I made my photographs a certain way, with a certain type of camera. It had worked for me for over ten years, and I hadn’t planned on changing anytime soon. Until I returned to college in 2004 to pursue a BFA in Photo, and you were a requirement for my intermediate photo class. You were boxy and plastic, you felt cheap, hell you looked cheap.
You were also uncompromising, you asked me to do a lot but you gave me so little to work with:
You asked me to let go, let go of that sense of control, of those set in ways that I had. Besides, you didn’t have a range of 8 f-stops, you didn’t have a shutter speed of 1/2000, you didn’t need to make sure you were in perfect focus.
You weren’t about all that technical minutiae
You were about feeling the photo
The motto that was frequently associated to you and your similarly equipped brethren was “Don’t think just shoot”. I always hated that saying because it made everyone who chose you to make their work look as if they didn’t have a clue of what they were doing. And some didn’t, to them you were just an inexpensive toy to have fun with, and that’s okay. If there’s one thing missing in photography these days it’s fun.
But there were others, many others who saw the uniqueness of the photos you produced as the element they needed to create their statement to the world. Those hazily sharp / unsharp images could be interpreted as a dream, or a nightmare; there was always that additional layer of meaning that the viewer was confronted with. Maybe that’s why people either loved or hated the photos you made, you weren’t a tool that made literal photographs.
I bonded with you immediately, you were that fresh start that I didn’t know I needed. I was hooked from that first roll of Tri-x. Soon, you were all I wanted to shoot with. Maybe it was those larger negatives, maybe it was the freedom I felt when I was photographing with you.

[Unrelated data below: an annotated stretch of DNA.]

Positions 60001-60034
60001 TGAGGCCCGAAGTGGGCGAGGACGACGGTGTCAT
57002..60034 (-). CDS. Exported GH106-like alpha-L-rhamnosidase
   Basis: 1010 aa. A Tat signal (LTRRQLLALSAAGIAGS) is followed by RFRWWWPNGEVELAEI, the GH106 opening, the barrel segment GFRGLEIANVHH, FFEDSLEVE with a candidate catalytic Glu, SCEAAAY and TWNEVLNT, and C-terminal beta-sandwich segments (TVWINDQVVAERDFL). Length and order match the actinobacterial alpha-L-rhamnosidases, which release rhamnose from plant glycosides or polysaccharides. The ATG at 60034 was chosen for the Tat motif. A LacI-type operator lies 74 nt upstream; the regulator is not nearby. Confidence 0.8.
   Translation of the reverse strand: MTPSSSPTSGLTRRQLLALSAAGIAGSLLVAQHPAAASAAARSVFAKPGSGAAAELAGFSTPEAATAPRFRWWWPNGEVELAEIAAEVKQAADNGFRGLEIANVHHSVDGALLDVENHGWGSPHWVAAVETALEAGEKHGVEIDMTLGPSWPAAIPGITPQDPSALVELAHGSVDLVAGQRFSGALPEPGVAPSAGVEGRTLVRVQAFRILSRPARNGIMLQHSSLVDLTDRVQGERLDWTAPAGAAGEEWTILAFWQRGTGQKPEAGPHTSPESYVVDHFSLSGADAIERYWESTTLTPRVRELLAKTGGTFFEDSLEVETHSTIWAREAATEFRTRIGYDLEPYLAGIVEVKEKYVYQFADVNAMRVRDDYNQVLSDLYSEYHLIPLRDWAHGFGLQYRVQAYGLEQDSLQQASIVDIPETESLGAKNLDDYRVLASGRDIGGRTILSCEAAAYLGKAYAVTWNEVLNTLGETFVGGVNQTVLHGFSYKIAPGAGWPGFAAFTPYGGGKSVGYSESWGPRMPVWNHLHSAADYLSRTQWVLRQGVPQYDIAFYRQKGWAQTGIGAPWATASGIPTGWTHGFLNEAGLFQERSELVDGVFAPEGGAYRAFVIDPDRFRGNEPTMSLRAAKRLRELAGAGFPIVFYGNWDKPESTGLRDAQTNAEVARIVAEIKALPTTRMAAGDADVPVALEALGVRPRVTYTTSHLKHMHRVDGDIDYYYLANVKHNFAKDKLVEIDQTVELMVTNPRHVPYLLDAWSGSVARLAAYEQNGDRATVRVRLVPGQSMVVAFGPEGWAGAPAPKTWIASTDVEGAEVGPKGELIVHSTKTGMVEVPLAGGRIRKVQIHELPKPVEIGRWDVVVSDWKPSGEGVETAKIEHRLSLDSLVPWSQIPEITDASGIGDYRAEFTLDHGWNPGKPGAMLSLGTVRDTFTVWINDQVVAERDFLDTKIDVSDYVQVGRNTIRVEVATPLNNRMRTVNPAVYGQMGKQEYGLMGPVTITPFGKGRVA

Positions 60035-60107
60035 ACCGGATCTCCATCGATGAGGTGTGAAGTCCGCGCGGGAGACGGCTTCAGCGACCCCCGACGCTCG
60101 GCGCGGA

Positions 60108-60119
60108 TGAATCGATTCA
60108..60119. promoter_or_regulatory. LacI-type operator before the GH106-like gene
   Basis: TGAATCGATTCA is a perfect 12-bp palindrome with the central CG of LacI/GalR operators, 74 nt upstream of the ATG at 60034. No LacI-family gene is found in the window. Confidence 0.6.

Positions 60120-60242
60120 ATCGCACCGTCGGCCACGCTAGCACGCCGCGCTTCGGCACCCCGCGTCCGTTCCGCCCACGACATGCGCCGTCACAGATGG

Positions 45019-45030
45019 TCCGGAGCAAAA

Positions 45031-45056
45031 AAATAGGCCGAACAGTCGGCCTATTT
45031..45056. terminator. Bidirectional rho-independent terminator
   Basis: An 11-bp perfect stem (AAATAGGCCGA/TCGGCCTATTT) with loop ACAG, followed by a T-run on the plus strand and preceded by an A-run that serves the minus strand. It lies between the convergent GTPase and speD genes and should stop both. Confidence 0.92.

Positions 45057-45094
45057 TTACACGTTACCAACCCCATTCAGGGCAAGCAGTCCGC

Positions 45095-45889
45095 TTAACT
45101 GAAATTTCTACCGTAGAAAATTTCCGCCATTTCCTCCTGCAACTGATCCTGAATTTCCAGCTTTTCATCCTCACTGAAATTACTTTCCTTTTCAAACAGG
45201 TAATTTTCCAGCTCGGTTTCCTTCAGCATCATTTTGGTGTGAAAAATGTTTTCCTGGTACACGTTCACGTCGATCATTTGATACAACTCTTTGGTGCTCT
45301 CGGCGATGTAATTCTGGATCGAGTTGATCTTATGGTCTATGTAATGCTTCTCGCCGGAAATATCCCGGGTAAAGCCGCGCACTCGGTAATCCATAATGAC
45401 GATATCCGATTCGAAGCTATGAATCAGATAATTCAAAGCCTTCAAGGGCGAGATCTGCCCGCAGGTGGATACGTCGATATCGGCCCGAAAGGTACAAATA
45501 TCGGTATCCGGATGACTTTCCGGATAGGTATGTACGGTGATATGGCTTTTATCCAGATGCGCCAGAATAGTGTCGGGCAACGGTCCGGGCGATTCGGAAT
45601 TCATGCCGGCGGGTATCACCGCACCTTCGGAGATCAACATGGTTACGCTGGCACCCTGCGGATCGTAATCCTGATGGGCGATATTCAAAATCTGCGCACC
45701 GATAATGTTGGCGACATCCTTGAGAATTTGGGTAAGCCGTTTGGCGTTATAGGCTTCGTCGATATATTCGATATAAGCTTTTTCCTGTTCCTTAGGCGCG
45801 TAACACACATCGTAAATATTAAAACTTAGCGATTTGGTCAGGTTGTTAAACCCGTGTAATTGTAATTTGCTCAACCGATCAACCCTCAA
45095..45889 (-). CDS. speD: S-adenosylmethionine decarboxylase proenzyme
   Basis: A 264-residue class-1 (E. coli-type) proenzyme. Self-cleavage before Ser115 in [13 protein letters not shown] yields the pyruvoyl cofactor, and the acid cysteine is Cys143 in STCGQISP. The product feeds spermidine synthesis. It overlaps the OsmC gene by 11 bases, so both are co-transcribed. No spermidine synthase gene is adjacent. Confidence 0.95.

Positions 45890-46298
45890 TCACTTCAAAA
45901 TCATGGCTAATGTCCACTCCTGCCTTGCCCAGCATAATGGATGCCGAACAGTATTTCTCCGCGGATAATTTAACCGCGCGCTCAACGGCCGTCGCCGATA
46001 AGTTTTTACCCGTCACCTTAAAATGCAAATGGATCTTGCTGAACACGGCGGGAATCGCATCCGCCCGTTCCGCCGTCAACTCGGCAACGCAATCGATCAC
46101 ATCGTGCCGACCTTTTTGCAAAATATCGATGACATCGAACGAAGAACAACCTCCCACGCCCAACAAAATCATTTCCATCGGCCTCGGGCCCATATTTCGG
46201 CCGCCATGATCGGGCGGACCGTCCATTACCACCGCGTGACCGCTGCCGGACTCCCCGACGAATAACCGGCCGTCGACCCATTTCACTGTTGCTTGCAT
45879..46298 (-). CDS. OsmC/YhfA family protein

Now the news is that more of you are going to be produced. The factory in China that manufactured you just up and destroyed and scrapped all their machinery. All retailers informed Holga fans that once their stock was gone, that was it. That’s a shame, you were the perfect teaching tool in today’s progressively digital world. Who knows how many more generations of artists you could have influenced… We had over 30 years with you, but that wasn’t long enough. Now, you’ve been relegated to a footnote in the history of film photography, a victim of the massive digital photo industry that won’t seem to stop until it’s consumed all that is analog, after all film is now a niche, and the Holga was the nichest of niches….
Me? I’ve neglected you over the past couple of years. When I load up to go shoot, I see you lying there, a thin layer of dust starting to settle over you. You’ve been waiting for me to load you with film. To continue working on that project we were so excited about years ago. And I pause for a moment, thinking about all the photos I’ve made over the last ten years with you.
I think that just two years ago, we were on our way to Chicago for me to attend my very first professional portfolio review, and the looks of some of the reviewers and fellow photographers when I opened my print box to reveal eighteen carefully selected 11×14 photos we had made together. We heard some positive feedback, and some negative. Of course that’s always to be expected, you’re an acquired taste and not everyone loves your flavor.
You taught me, to let go. Frame it loose. If I had second thoughts about the photo I was about to shoot, shoot it anyway. Film in the grand span of things, is cheap. I don’t often wonder about what kind of photographer I would be now if I never would have been forced to use you. Would I have eventually found my way to you?
As film photographers in 2015, we get used to addressing a certain set of questions whenever we are out shooting:
What’s that? [Or as a current meme goes – sildenafil coupons WHAT ARE THOOOOOOOSE??!] (Since most people that shoot digital are used to certain camera body types, most common being a DSLR, they are naturally curious or confused when they see cameras like rangefinders, TLRs, Large Format cameras, pinholes, Polaroids)